Based on my numerous posts on the subject, I think its safe to say that I have love for Hip Hop culture and music. How could I not? I came up listening to the music in the 1990’s when Nas, Biggie, Ice Cube, A Tribe Called Quest, Mobb Deep, Too Short, Wu Tang Clan and others made music that became classic. Even with the blatantly homophobic lyrics and imagery, as a masculine Gay black man I couldn’t get enough.Looking at the leaders of the new Hip Hop school, however, makes me wonder if the culture is abandoning its boisterous, masculine roots for a more sensitive, gender-bending future…
As a Gay man, I’m supposed to be okay with all this, right? I mean all Gay men are more in touch with their feminine side, right? We all just wanna talk about our feelings and fear of rejection, right? We all (deep down) desire to wear women’s blouses, pink hoodies and leopard-print Jeggins in public….right?
Don’t get me wrong, I love the music by all of the artists pictured above (yes, even Lil B…guilty pleasure). But I gotta admit that even I am beginning to question the direction that we’re headed. Rappers like Kanye, J-Cole, Kid Cudi, The Game have notoriously been using studio booths as their diaries for years now…but recently those journal entries have been becoming Billboard chart toppers. When a sensitive emo rapper like Drake is the current biggest selling Hip Hop artist, it says a lot. Does masculinity equal lower sales, fans, record spins?We here in the Discreet City have verbally supported the awesome indie artist Childish Gambino (aka actor Donald Glover), but when you listen to his new album you can can tell he’s pretty soft (he sings on tracks way more than he should). To confirm it, he even raps about being called variations of “soft” pretty much his whole life.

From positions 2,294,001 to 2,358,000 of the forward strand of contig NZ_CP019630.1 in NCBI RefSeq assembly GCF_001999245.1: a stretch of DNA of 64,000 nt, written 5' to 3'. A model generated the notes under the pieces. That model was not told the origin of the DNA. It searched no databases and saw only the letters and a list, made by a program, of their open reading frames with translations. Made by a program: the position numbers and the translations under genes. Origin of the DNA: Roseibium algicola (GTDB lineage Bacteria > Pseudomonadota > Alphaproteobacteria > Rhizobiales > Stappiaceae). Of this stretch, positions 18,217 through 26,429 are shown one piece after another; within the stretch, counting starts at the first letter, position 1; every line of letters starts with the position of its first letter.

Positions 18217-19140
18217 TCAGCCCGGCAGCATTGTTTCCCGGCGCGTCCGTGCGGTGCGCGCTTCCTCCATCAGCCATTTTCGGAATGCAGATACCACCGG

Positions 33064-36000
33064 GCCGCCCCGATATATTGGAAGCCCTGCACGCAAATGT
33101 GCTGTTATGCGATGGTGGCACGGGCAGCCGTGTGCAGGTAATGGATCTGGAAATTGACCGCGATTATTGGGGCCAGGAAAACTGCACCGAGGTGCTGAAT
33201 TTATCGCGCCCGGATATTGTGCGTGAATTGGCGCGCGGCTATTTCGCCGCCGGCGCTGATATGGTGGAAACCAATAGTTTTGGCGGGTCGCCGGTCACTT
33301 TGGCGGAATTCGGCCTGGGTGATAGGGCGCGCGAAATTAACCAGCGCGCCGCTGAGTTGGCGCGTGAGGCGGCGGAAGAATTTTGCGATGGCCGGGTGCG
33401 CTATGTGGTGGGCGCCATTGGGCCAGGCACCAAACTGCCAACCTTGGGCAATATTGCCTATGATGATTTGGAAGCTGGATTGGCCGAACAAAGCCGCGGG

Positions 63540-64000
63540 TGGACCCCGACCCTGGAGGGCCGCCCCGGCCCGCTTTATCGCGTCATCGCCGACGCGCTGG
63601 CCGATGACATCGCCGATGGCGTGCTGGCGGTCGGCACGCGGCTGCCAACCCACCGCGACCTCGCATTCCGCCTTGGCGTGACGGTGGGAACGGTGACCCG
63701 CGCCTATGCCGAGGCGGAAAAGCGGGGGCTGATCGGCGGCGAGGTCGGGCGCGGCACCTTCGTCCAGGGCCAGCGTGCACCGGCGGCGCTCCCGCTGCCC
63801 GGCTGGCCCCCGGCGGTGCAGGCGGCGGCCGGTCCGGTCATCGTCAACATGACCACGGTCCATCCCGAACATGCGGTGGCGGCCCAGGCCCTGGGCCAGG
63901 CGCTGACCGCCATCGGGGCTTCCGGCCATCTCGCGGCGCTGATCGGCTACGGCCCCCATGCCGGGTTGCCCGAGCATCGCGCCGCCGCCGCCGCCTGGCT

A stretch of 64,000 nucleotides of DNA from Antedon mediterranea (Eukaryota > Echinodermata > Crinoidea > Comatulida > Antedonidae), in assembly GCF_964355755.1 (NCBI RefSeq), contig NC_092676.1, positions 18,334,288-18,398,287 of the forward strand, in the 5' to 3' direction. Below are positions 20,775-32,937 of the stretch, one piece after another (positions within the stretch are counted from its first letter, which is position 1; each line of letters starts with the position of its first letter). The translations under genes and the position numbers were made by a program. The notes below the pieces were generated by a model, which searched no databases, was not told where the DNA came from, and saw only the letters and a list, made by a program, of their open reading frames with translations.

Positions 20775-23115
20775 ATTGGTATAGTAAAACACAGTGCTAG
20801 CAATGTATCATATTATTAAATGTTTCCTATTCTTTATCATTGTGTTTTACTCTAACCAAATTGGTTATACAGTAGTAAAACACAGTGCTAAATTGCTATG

But that brings us to the question that I’m often asked: “Nick, if you’re so caught up on Masculinity, then what is it? If you have the authority on what is considered ‘masculine’ then define it.”

That’s a good question. One to be raised in another post. But I will say this, for most of us you know it when you see it. No matter how many people deny it, you know when you see something (like the pictures above) that many you pause and think that something is a bit off.

Well, obviously something they’re doing is right since these new overly-sensitive, drag rappers are banking up something “fierce” (to use a Gay term). So maybe this is the future of Hip Hop music. Ladies, you better start putting locks on your closets!

A team of UK Hip Hop professionals got together and had a lively debate on this very topic.
What are your thoughts on the current state of Hip Hip? Leave us a comment or shoot us an email!